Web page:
Ladder-backed Woodpecker at work.

At Spring Creek park I came across this Ladder-backed Woodpecker cavorting among the trees.  On previous occasions, my photographs of them weren’t really anything to write home about.  But this time I got lucky.  I was able to walk into the trees and select my shooting positions at ease.  That is a big change for me, as I usually photograph from the car.  I guess he was pretty engrossed in whatever he was pecking away at.  The light was somewhat tricky, with the leaves filtering the sun.  I was carrying my Canon EOS 7D with a 100-400mm lens.

Ladder-backed Woodpecker

Ladder-backed Woodpecker

As you can see, this is a male of the species.  It has the red crown on the head.  Of course, this does not mean that all woodpeckers with red crowns are Ladder-backs.  I have found out the hard way, since I was an ordinary person, (a non-birder), that several other woodpeckers have some red on their heads.  Most notably, of course, is the aptly named Red-headed Woodpecker.  So not to confuse you any further, it’s best to consult your bird guides for other field marks to determine the proper identification.

Click on either image to see an enlargement.

18 thoughts on “Ladder-backed Woodpecker at work.

  1. Thank you for your lovely pictures of the Ladderbacked Woodpecker. We saw one for the first time here in Albuquerque, NM (pecking on our house, which our cat loved seeing through the window!). We were delighted to come across your site. Thanks again.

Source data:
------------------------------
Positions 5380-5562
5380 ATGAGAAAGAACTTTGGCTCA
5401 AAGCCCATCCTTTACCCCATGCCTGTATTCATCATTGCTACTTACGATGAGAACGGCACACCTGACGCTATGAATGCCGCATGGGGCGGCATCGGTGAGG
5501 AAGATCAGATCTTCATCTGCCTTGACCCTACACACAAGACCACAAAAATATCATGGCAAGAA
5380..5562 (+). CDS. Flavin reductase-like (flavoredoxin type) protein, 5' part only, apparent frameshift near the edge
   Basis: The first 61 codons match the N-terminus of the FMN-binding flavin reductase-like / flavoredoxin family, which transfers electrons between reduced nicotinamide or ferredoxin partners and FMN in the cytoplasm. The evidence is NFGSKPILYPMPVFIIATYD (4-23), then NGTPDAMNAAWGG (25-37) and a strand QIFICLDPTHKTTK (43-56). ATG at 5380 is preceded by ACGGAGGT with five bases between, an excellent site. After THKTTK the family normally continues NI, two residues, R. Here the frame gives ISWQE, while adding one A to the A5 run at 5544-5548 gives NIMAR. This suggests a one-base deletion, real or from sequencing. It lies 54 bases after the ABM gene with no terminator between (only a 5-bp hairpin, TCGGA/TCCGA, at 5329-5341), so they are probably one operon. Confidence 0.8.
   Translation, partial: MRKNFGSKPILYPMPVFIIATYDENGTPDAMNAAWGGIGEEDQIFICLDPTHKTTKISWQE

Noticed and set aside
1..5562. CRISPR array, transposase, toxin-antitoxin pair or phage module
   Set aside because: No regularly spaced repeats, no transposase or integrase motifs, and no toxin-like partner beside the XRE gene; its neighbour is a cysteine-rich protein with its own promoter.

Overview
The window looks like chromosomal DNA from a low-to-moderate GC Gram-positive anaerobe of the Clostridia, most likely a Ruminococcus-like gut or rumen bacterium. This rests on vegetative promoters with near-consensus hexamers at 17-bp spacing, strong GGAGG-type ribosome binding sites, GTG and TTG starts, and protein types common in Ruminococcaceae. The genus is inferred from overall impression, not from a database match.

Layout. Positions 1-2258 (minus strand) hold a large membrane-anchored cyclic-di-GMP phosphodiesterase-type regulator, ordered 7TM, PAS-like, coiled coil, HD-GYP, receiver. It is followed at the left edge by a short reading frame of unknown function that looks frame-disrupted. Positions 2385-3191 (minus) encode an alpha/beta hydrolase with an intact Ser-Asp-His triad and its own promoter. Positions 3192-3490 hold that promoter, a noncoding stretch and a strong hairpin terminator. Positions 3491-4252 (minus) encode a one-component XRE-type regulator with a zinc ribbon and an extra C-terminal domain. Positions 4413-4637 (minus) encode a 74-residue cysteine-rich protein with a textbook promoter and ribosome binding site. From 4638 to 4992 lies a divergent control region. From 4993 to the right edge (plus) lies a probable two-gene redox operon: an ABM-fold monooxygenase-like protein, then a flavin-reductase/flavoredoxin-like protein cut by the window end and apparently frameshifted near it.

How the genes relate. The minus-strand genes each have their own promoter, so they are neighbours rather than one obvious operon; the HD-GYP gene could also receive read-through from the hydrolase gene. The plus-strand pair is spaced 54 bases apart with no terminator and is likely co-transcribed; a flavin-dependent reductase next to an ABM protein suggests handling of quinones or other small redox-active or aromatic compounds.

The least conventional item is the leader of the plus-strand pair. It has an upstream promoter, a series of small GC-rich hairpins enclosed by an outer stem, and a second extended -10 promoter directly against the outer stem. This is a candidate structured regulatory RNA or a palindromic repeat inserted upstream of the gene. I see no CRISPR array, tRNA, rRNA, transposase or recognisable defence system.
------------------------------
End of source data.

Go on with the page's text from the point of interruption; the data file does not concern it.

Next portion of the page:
2. Thanks for these great shots, Bob. They take me back to fond memories of seeing Ladder Backeds in New Mexico this past February. Also apologies for a delayed comment, workplace technology has trumped my desire to do so in a timely fashion.

    • Thank you so much, Alison. I really enjoy your reading your comments. These are my best Ladder-backed Woodpeckers to date, I think. I don’t get many chances to photograph them in the open. These were slightly shaded, but not enough to be difficult.

  3. I have a hard time with the smaller woodpecker varieties; a few varieties look so much alike. The pileated and the red-headed are the only two I can for sure identify from a distance. Striking, both. Isn’t it nice when they’re too busy dining to care about you and your camera?

    • Yes, I know. They all, the males, seem to have red on the heads somewhere. I have trouble with the sapsuckers. They look like the woodpeckers, but of course, that is what they really are. I’m still looking forward to seeing my first pileated.

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